Learn functional programming with me - Mutating lots of state

Published on 2013-6-6

It's all very well and good being able to render a load of squares based on a sequence of positions, but what I actually want to achieve now is moving all of those squares.

Mutating lots of state

Thing is, what I can't do is pop into that sequence and start changing state, what I want to do each frame is (I think), create a new sequence and pass that into the next call of 'tick', erk.

Well, actually this shouldn't be such a big deal, how about creating a method that takes in a sequence and returns a new sequence where each item is slightly different from the original?

(defn doLogic [enemies]
  (for [[x y] enemies]
    [(inc x) y]
  )
)

doLogic takes in a sequence of enemies, then uses a list comprehension to create a new list of enemies but with 'x' increased by one.

Now all we have to do is pass this new sequence into the next call of 'tick'

(tick (doLogic enemies))

Okay, that was too easy, from what I see here this is also going to be lazy up until the point we call 'doseq', it makes me feel kinda weird though that we're apparently creating a completely new sequence every single frame - memory-wise this has to be a bad idea and in the JS environment this is going to make me cry.

I have no idea what is going on under the hood though, so if any Clojurescript guru can enlighten me I'd appreciate it.

Making our invaders move left to right and back again

Well, the first thing I actually need to do is set up my invaders properly in some sort of known 'game space', this isn't really related to the functional programming bit so I'm going to pretty much side-step over it by modifying the code and explaining what I've done. (normally I'd use a camera system and be a bit more clever, but not the point of this exercise)

The first thing I've done is moved the ctx call outside of tick

(defn ^:export init []
  (let [ctx (context)] 
    (tick ctx (initState)) 
  )
)

And actually, I'm going to specify the width and height as 640x480 and hard-code the whole thing

(defn ^:export init []
  (let [ctx (context 640 480)] 
    (tick ctx (initState)) 
  )
)

(defn context [width height]
  (let [target (.getElementById js/document "target")]
    [
      (.getContext target "2d") 
      (set! (. target -width) width)
      (set! (. target -height) height)
    ]
  )
)

And now I've done this, I can do a little bit of maths and say that if I make my space invaders 20x20, then I can fit 8 of them on the screen horizontally and 4 vertically (leaving space for our good guy and between them!)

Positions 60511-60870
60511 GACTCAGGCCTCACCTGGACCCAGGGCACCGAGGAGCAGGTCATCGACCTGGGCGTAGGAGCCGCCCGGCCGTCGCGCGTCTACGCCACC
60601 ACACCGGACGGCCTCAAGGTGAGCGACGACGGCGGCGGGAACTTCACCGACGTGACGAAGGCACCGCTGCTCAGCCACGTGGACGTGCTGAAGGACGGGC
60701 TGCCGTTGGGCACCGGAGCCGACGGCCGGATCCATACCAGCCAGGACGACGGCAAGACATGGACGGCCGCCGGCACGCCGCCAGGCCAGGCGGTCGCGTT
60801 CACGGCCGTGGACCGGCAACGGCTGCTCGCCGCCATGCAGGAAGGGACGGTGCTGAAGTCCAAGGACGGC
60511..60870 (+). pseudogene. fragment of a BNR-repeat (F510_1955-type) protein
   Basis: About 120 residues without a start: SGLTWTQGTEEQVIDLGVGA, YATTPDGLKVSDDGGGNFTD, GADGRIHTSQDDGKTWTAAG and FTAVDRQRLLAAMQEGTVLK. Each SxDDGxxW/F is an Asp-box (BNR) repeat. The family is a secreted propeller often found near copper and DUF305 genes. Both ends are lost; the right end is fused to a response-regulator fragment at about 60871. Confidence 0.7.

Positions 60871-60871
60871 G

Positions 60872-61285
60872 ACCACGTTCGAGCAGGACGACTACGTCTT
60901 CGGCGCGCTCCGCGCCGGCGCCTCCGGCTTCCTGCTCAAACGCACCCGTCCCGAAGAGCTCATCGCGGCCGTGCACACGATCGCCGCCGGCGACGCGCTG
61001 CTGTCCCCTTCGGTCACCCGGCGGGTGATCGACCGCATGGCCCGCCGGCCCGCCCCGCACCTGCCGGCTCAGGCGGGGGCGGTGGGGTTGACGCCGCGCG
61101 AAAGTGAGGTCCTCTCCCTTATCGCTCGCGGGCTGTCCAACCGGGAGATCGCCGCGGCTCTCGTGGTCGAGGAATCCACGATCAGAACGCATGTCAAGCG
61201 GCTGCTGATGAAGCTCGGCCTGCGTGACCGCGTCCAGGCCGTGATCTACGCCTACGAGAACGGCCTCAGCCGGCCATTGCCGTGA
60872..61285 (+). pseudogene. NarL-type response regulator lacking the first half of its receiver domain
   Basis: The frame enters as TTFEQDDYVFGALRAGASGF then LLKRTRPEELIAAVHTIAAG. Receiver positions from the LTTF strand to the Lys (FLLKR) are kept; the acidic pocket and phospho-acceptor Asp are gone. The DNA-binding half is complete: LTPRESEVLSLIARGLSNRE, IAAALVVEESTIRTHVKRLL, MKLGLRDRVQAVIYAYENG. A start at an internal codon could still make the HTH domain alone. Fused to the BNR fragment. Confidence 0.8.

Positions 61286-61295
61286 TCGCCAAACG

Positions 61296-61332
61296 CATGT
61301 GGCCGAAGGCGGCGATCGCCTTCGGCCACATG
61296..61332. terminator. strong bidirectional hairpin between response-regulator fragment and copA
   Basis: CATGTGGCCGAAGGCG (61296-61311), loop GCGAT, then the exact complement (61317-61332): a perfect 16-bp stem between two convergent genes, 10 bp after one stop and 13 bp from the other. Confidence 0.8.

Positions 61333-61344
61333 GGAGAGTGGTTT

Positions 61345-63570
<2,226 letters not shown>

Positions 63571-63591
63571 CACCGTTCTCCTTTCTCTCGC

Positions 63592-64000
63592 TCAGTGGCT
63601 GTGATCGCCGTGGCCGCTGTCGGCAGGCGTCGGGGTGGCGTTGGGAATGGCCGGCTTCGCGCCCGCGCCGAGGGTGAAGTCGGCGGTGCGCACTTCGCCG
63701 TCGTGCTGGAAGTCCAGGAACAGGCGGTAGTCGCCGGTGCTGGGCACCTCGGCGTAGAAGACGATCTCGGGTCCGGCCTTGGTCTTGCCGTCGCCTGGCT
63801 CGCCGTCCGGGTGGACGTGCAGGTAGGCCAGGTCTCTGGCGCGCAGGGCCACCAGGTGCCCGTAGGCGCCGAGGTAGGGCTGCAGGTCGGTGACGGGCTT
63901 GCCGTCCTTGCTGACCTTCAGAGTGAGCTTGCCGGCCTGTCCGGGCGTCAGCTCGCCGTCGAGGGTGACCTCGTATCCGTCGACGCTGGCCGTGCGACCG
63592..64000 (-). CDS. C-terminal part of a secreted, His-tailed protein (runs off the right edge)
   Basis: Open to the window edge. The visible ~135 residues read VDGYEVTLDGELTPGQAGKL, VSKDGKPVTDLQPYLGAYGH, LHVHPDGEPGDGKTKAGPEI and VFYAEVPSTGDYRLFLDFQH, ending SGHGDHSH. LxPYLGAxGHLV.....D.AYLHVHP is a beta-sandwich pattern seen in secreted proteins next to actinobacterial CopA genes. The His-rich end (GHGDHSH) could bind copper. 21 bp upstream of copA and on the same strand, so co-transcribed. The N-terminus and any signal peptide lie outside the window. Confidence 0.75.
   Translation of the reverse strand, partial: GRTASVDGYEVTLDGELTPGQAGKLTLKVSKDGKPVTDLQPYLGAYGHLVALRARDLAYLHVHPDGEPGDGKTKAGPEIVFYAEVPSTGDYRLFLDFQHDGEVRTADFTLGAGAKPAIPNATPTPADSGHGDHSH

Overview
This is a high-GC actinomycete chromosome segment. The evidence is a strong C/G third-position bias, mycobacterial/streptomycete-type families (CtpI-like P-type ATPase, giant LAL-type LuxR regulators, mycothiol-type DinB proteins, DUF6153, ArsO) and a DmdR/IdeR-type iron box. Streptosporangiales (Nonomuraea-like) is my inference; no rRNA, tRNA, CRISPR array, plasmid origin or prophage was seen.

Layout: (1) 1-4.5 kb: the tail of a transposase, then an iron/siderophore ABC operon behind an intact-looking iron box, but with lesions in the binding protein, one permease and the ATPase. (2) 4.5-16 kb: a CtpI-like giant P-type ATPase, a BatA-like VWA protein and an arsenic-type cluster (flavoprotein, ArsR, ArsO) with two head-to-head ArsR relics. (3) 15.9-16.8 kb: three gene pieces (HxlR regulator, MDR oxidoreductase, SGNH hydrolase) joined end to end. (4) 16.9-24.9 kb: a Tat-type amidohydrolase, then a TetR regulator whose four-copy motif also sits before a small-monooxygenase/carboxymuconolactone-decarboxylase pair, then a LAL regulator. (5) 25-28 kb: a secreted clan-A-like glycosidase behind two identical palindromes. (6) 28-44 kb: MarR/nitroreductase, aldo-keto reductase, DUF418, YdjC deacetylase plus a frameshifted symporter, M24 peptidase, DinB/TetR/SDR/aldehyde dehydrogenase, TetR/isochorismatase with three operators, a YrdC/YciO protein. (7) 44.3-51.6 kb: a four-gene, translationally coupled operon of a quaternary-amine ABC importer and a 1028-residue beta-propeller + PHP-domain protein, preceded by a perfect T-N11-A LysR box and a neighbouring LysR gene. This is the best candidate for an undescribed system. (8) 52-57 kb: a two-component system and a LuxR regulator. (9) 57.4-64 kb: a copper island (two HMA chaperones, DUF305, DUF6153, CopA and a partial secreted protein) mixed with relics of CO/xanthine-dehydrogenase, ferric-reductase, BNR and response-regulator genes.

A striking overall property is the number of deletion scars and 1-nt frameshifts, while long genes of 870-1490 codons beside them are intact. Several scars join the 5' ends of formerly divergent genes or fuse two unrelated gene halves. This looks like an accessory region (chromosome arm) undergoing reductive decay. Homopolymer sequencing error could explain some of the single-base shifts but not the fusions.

(defn initState []
 (for [x (range 0 16 2)
       y (range 0 8 2)]
   [(* x 30) (* y 30) 20 20]
 )
)

I'm also now including a width and height with each of my little invaders, which means I'll need to modify my logic function

(defn doLogic [enemies]
  (for [[x y w h] enemies]
    [(inc x) y w h]
  )
)

And rendering them now looks like this

(doseq [[x y w h] enemies] (drawSquare ctx x y w h))

Now this doesn't solve that what I want to do is change the direction of my squares when they reach the edge of the playing area, this is bit more interesting.

Variable state changes

Well, when do my space invaders switch direction? Well, I went on Youtube to look at the original behaviour of space invaders and it seems that if you destroy a column of invaders then it won't switch direction until at least one invader has reached the edge of the screen.

What's an efficient way of handling this I wonder, well I'll need a direction as part of my main game state so I'll get that in first

(defn initState []
 [
   1
   (for [x (range 0 16 2)
         y (range 0 8 2)]
     [(* x 30) (* y 30) 20 20]
   )
 ]
)

Okay, so now initState will return a vector containing a direction (1), and a sequence of enemies. I'm really not confortable with these arbitrary lists of state so I'll look for some way to make them tidier shortly I think.

(defn tick [ctx state]
  (let [[dir enemies] state]
    (clearScreen ctx) 
    (doseq [[x y w h] enemies] (drawSquare ctx x y w h))
    (js/setTimeout (fn []
      (tick ctx (doLogic state))
    ) 33  )
  )
)

In my tick method, I'll use a destructuring assignment to unpack this vector into a direction and an enemies sequence so I can easily go through that sequence.

(defn doLogic [[direction enemies]]
  [
    direction
    (for [[x y w h] enemies]
      [(inc x) y w h]
    )
  ]
)

And in my doLogic method, I'll simply re-return the diretion, and the modified sequence of enemies.

All I need to do now is return a different direction if a certain condition is true

Okay, how about

(defn doLogic [[direction enemies]]
  [
    (getNextDirection direction enemies)
    (for [[x y w h] enemies]
      (if(= direction 1)
        [(inc x) y w h]
        [(dec x) y w h]
      )
    )
  ]
)

We'll ask another function what the next direction is going to be, if the current direction is '1', we'll inc x, anx if the current direction is not 1, we'll dec x.

I can implement getNextDirection like so, taking in current and enemies

(defn getNextDirection [current enemies]
  (if (= current 1)
    (let [right (apply max (map (fn [[x y w h] e] x) enemies))]
      (if(> right 600) -1 1)
    )
    (let [left (apply min (map (fn [[x y w h] e] x) enemies))]
      (if(< left 0) 1 -1)
    )
  )
)

I can say, if we're going right, check out what the max x position is, and change direction if it's greater than 600, and vice versa if it's not.

This all works, my squares go from left to right and back again and keep bouncing around.

A load of yellow squares

I have another question at this point, which is "how many times is this list being iterated, should I be optimising this some how?"

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